Starting with the radio receiver in the early twentieth century, which constituted the very first electronics product, today the consumer electronics industry boasts a wide range of increasingly complex and innovative products, the latest of which include wearable devices like fitness trackers and smartwatches, as well as virtual reality (VR) and augmented reality (AR) devices. The most ubiquitous of these products is undoubtedly the smartphone: at more than eight billion mobile subscriptions, the world anecdotally had more smartphones than people in 2022.
The rise (and fall?) of electronics e-tailersSince the onset of the coronavirus pandemic, online retailers across sectors experienced an unprecedented rise in consumer demand. The consumer electronics industry was no exception to the massive shift to web shopping, as demonstrated by sales figures of the leading online stores in the segment. Online revenue of virtually every major electronics retailer witnessed unprecedented increases between 2019 and 2021. Such is the case of Apple Inc., whose e-commerce net sales more than doubled in that time frame, from 24 billion U.S. dollars in 2019 to a whopping 52 billion two years later.
However, this period of unfettered growth in electronics e-commerce soon came to a grinding halt as the specter of stagflation – the twin perils of inflation and economic stagnation – loomed over the horizon in 2022. Many electronics retailers already felt the impact of the global slowdown: German-based Ceconomy AG (MediaMarkt and Saturn) saw its online sales decrease from nearly seven billion euros in 2020/21 to just over five billion euros in 2021/22. Similarly, U.S.-based electronics retailer Best Buy experienced decreases in both its global revenues as well as its online-only sales figures.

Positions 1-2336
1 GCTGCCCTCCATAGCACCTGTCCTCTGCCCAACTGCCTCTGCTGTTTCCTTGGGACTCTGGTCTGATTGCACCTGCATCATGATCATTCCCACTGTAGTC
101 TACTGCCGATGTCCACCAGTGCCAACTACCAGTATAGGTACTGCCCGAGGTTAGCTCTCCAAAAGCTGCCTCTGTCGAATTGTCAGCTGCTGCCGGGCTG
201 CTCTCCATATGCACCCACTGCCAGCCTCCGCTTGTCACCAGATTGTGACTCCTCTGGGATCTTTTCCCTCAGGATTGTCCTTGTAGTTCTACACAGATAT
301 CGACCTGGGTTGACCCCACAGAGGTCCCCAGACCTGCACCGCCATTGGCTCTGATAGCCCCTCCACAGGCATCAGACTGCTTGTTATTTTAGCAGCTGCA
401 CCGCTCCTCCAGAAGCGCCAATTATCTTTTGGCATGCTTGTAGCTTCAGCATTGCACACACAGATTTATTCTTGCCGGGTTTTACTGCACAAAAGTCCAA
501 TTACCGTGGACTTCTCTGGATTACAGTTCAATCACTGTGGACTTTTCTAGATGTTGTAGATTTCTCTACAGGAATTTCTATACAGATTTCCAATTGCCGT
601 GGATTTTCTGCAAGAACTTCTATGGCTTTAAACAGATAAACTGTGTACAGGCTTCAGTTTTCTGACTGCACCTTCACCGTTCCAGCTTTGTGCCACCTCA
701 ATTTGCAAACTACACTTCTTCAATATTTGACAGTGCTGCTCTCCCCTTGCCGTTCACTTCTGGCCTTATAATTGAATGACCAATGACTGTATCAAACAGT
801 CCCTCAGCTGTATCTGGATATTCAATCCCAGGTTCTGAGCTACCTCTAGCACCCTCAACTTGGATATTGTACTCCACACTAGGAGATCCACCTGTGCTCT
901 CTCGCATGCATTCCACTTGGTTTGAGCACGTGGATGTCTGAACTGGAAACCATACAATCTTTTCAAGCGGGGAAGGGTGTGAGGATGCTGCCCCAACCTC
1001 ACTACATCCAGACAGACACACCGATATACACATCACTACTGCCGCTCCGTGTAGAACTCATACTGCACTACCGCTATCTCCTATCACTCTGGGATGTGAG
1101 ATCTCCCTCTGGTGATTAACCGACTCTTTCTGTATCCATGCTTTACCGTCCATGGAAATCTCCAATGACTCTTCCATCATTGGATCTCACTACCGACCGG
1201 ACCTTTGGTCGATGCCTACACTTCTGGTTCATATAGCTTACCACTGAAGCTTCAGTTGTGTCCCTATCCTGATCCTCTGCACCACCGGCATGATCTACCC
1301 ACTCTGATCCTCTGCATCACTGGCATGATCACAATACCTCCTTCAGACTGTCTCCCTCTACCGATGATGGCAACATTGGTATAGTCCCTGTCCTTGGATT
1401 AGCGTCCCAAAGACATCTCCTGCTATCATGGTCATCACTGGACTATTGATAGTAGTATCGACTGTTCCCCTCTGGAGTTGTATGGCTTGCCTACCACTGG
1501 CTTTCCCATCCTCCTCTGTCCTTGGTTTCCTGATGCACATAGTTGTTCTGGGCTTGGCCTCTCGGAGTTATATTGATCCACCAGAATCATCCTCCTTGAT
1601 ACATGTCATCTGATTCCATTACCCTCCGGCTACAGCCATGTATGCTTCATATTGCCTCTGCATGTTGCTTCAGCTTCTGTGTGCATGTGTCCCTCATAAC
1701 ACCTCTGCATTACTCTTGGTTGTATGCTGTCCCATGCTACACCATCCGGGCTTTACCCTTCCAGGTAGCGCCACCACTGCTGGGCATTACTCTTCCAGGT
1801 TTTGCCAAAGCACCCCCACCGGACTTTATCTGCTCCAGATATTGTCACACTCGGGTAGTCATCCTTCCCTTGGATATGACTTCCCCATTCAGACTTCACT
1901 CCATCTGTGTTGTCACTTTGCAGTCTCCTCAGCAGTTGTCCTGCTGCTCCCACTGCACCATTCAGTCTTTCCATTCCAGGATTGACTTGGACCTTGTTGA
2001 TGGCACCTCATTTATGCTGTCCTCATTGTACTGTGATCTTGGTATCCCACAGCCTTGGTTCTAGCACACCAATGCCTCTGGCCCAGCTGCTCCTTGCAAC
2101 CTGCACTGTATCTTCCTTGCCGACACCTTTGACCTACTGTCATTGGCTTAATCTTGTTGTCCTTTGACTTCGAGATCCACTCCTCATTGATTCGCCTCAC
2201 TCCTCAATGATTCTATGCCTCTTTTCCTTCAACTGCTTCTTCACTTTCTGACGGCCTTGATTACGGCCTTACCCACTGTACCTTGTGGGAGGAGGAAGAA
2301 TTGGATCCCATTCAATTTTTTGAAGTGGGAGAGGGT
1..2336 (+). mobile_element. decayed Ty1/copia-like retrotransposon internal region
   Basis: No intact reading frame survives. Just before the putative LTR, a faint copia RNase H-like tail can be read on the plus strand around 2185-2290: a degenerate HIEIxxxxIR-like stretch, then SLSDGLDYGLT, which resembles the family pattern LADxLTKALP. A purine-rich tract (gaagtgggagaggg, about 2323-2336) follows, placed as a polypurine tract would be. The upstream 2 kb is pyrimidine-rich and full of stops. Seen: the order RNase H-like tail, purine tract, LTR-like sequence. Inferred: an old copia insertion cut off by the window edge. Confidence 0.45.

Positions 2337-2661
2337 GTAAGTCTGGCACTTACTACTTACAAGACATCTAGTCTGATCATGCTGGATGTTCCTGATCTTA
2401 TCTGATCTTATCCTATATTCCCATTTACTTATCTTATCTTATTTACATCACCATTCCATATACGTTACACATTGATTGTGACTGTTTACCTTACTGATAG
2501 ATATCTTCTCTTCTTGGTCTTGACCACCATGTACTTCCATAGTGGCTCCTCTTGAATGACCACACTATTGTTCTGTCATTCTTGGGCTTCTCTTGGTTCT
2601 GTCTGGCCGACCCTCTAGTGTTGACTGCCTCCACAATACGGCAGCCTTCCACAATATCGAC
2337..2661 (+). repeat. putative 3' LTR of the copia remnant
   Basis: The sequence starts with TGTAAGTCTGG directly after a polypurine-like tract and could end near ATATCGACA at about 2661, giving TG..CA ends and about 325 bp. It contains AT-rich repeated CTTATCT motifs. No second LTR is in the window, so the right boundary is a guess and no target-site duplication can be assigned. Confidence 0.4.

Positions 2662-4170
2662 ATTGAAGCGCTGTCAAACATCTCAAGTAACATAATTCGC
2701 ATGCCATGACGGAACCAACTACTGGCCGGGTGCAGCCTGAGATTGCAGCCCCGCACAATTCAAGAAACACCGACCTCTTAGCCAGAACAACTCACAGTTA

A short-lived pandemic-induced e-commerce boom?The growth recorded in retail e-commerce sales seems to have reached its peak in 2020, and the pandemic-induced e-commerce frenzy is forecast to simmer down. As of February 2023, rising prices for household goods and supply chain disruptions were still the main issues plaguing the online shopping experience of consumers around the world. Declines in real income, triggered by rising prices for essentials like food and fuel, crowded out spending on less essential goods like consumer electronics. In fact, over two-thirds of consumers worldwide reported having made changes to their purchasing habits in the consumer electronics category in response to rising prices.
In addition, a wave of e-commerce layoffs heralded the painful arrival of stagflation, whose hallmark indicators are soaring prices and increasing unemployment. Despite consumer electronics having one of the lowest online shopping cart abandonment rates across industries - at 50 percent compared to around 88 percent for fashion - consumer electronics e-commerce is expected to slow down as the global recession particularly threatens discretionary sectors such as fashion, electronics, cosmetics, and other non-essential categories.